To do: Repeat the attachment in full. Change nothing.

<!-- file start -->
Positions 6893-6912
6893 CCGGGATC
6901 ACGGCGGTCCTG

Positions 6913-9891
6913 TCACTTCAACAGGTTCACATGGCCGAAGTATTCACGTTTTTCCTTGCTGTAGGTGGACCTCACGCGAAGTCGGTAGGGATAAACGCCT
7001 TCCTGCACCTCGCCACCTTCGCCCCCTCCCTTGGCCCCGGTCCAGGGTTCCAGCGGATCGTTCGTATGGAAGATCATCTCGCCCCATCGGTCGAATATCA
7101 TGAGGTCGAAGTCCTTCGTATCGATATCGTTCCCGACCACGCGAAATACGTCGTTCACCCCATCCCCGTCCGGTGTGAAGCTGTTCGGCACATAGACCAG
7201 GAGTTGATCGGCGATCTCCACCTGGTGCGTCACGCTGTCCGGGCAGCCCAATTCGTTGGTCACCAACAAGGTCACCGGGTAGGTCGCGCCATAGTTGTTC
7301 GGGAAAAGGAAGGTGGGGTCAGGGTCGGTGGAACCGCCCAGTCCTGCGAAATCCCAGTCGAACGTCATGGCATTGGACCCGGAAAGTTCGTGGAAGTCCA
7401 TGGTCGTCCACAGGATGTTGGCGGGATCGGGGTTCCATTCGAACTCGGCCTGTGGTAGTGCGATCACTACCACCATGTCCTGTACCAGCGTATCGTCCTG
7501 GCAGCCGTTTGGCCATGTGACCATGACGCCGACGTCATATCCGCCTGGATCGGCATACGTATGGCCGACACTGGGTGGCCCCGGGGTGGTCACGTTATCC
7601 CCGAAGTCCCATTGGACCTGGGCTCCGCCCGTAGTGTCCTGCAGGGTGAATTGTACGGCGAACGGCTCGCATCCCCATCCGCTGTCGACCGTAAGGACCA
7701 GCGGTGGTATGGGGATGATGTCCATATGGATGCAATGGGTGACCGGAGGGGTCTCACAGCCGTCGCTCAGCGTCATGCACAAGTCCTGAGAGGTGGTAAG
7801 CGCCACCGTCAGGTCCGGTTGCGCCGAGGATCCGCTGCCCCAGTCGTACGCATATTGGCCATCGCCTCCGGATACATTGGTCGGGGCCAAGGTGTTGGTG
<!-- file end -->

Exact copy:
Positions 6893-6912
6893 CCGGGATC
6901 ACGGCGGTCCTG

Positions 6913-9891
6913 TCACTTCAACAGGTTCACATGGCCGAAGTATTCACGTTTTTCCTTGCTGTAGGTGGACCTCACGCGAAGTCGGTAGGGATAAACGCCT
7001 TCCTGCACCTCGCCACCTTCGCCCCCTCCCTTGGCCCCGGTCCAGGGTTCCAGCGGATCGTTCGTATGGAAGATCATCTCGCCCCATCGGTCGAATATCA
7101 TGAGGTCGAAGTCCTTCGTATCGATATCGTTCCCGACCACGCGAAATACGTCGTTCACCCCATCCCCGTCCGGTGTGAAGCTGTTCGGCACATAGACCAG
7201 GAGTTGATCGGCGATCTCCACCTGGTGCGTCACGCTGTCCGGGCAGCCCAATTCGTTGGTCACCAACAAGGTCACCGGGTAGGTCGCGCCATAGTTGTTC
7301 GGGAAAAGGAAGGTGGGGTCAGGGTCGGTGGAACCGCCCAGTCCTGCGAAATCCCAGTCGAACGTCATGGCATTGGACCCGGAAAGTTCGTGGAAGTCCA
7401 TGGTCGTCCACAGGATGTTGGCGGGATCGGGGTTCCATTCGAACTCGGCCTGTGGTAGTGCGATCACTACCACCATGTCCTGTACCAGCGTATCGTCCTG
7501 GCAGCCGTTTGGCCATGTGACCATGACGCCGACGTCATATCCGCCTGGATCGGCATACGTATGGCCGACACTGGGTGGCCCCGGGGTGGTCACGTTATCC
7601 CCGAAGTCCCATTGGACCTGGGCTCCGCCCGTAGTGTCCTGCAGGGTGAATTGTACGGCGAACGGCTCGCATCCCCATCCGCTGTCGACCGTAAGGACCA
7701 GCGGTGGTATGGGGATGATGTCCATATGGATGCAATGGGTGACCGGAGGGGTCTCACAGCCGTCGCTCAGCGTCATGCACAAGTCCTGAGAGGTGGTAAG
7801 CGCCACCGTCAGGTCCGGTTGCGCCGAGGATCCGCTGCCCCAGTCGTACGCATATTGGCCATCGCCTCCGGATACATTGGTCGGGGCCAAGGTGTTGGTG